paul-auster-4321
Auster has written 17 novels, as well as books of poetry and nonfiction Lotte Hansen—Henry Holt and Company

Review: Paul Auster's New Novel Is Four Times the Fun

Jan 26, 2017
Ideas
Sarah Begley is a staff writer for TIME.

Certain books leave readers feeling they know every minute detail of a character's inner life, as if they were lifelong companions and daily confidants. Paul Auster's massive new novel, 4 3 2 1, is such a book.

The concept behind the 866-page tome boils down to one life, lived four ways. By the end of the first chapter a boy named Archie Ferguson has been born to a New Jersey couple in 1947. Subsequent chapters cycle through four versions of how his life plays out: he grows up in different New Jersey towns, attends different schools and embarks on different adventures and misadventures. It's like an epic game of MASH: Will Ferguson grow up in Montclair or Manhattan? Excel in baseball or basketball? Date girls or love boys too? Live or die?

Coincidence abounds both within and across narratives. One version of Ferguson interrogates the possibility of alternative realities: "He had accumulated enough memories to know that the world around him was continually being shaped by the world within him, just as everyone else's experience of the world was shaped by his own memories, and while all people were bound together by the common space they shared, their journeys through time were all different, which meant that each person lived in a slightly different world from everyone else."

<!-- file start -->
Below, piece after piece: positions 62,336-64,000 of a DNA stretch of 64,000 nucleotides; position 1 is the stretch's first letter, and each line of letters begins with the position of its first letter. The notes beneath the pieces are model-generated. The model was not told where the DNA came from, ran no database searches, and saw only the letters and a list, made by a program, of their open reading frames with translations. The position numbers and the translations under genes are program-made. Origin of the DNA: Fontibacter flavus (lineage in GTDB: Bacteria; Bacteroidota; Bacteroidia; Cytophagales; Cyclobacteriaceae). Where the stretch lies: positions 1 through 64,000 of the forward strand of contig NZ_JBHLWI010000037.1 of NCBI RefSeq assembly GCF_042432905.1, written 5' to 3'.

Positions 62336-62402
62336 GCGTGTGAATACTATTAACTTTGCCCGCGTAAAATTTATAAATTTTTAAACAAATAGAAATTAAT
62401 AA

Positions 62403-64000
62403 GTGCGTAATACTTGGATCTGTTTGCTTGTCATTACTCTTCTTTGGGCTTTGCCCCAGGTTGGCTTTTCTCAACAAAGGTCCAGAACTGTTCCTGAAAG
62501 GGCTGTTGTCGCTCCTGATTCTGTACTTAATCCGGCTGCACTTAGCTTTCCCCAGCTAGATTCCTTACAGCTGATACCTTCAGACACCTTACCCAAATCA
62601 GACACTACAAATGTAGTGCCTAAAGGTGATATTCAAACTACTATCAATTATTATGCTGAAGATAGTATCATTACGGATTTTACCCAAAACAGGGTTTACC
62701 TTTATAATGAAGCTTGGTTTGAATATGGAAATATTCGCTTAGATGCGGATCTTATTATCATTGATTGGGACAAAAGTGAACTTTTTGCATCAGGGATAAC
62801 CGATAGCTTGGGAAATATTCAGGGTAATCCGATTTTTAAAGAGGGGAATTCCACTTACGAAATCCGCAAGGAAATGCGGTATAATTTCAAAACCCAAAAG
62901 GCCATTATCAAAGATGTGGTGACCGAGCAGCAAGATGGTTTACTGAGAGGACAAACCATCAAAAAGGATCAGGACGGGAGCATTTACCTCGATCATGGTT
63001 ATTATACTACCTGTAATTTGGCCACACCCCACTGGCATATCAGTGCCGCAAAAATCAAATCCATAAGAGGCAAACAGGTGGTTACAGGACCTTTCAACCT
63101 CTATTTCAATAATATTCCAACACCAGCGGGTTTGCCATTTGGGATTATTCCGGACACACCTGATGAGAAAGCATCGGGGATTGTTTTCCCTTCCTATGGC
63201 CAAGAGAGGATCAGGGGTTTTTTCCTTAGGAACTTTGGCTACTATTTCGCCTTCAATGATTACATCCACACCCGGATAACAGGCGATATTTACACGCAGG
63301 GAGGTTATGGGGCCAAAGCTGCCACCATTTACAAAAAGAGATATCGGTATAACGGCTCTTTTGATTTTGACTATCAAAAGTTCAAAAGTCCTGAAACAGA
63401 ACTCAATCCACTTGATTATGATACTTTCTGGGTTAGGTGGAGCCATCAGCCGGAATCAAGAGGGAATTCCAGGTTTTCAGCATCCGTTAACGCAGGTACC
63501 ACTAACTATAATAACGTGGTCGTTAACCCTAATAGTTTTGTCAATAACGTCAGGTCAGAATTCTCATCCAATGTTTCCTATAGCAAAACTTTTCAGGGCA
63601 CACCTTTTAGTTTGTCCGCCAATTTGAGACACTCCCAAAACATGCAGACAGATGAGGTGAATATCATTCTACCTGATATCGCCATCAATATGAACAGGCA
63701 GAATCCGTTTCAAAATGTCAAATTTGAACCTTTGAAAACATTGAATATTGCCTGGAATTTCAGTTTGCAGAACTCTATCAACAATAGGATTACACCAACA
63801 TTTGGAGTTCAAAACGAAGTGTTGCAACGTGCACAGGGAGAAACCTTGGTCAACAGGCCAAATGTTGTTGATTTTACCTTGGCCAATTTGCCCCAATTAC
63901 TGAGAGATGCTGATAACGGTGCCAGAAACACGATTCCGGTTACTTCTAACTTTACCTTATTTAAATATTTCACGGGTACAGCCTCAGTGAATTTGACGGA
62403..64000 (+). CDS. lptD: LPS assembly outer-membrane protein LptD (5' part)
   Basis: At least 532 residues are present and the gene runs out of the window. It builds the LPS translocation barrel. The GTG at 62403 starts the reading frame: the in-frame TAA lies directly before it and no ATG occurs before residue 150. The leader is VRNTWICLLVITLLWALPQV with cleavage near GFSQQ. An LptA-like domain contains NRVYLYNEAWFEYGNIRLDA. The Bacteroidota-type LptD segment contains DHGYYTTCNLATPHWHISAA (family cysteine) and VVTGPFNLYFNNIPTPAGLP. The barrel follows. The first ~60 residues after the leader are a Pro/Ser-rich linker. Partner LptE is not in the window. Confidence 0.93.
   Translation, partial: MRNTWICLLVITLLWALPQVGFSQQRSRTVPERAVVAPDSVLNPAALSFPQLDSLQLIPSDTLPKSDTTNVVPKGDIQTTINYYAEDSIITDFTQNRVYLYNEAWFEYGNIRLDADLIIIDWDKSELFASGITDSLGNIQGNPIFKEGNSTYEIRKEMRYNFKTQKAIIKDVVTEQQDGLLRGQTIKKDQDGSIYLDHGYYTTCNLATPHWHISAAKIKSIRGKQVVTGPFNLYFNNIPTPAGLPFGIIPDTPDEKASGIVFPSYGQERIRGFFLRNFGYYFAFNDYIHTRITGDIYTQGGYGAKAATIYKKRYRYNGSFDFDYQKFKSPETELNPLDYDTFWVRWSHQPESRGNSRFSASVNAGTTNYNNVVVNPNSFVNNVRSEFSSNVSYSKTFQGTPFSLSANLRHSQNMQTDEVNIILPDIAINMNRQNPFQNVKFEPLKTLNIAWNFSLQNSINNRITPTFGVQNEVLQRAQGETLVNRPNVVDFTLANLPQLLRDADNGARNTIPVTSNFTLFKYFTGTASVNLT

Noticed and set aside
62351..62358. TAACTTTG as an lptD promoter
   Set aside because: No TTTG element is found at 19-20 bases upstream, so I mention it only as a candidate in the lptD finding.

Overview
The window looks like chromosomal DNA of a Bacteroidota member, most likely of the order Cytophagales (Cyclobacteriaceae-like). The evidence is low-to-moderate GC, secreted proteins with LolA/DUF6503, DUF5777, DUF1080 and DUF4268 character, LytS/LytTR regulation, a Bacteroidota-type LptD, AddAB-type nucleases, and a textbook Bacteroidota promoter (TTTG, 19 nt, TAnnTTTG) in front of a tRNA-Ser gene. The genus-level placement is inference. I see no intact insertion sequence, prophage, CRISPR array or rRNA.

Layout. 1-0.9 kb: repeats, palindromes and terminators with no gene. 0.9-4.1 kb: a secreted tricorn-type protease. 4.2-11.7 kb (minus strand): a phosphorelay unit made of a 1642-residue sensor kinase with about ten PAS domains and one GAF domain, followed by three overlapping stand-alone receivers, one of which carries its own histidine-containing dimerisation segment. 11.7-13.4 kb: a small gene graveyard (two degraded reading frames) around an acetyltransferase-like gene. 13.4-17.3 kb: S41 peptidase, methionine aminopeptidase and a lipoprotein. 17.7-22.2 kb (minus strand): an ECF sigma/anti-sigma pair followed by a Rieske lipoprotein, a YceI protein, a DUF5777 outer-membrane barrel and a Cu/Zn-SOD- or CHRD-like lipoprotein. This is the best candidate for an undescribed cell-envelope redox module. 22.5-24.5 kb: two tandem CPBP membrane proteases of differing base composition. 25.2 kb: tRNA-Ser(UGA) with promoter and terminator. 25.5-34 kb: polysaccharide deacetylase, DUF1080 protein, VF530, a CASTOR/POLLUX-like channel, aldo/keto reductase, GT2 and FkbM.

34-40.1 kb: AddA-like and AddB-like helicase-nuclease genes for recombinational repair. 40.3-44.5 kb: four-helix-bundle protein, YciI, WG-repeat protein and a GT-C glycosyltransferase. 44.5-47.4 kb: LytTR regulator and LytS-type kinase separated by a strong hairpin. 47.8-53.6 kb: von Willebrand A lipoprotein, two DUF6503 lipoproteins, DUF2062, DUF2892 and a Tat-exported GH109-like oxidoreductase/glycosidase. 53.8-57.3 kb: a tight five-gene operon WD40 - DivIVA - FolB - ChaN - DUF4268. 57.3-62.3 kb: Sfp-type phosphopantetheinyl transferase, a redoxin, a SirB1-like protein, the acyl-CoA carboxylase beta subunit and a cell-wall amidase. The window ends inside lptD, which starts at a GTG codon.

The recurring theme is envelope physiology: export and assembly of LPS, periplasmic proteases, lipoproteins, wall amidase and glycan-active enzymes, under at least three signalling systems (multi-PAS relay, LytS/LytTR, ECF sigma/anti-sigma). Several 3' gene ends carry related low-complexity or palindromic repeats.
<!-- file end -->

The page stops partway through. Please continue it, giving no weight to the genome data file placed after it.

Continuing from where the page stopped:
Auster's long sentences and meandering plots amount to a detailed landscape where readers with a penchant for what-ifs can spend more time with an endearing young man, his spirited crush, his charming mother, and the circle of father figures, teachers and friends who love him. All this lovability is in service of a particular metafictional end point, it turns out — and for readers who like taking the scenic route, getting taken for a ride will be worth it.


Ideas
TIME Ideas hosts the world's leading voices, providing commentary on events in news, society, and culture. We welcome outside contributions. Opinions expressed do not necessarily reflect the views of TIME editors.
TIME may receive compensation for some links to products and services on this website. Offers may be subject to change without notice.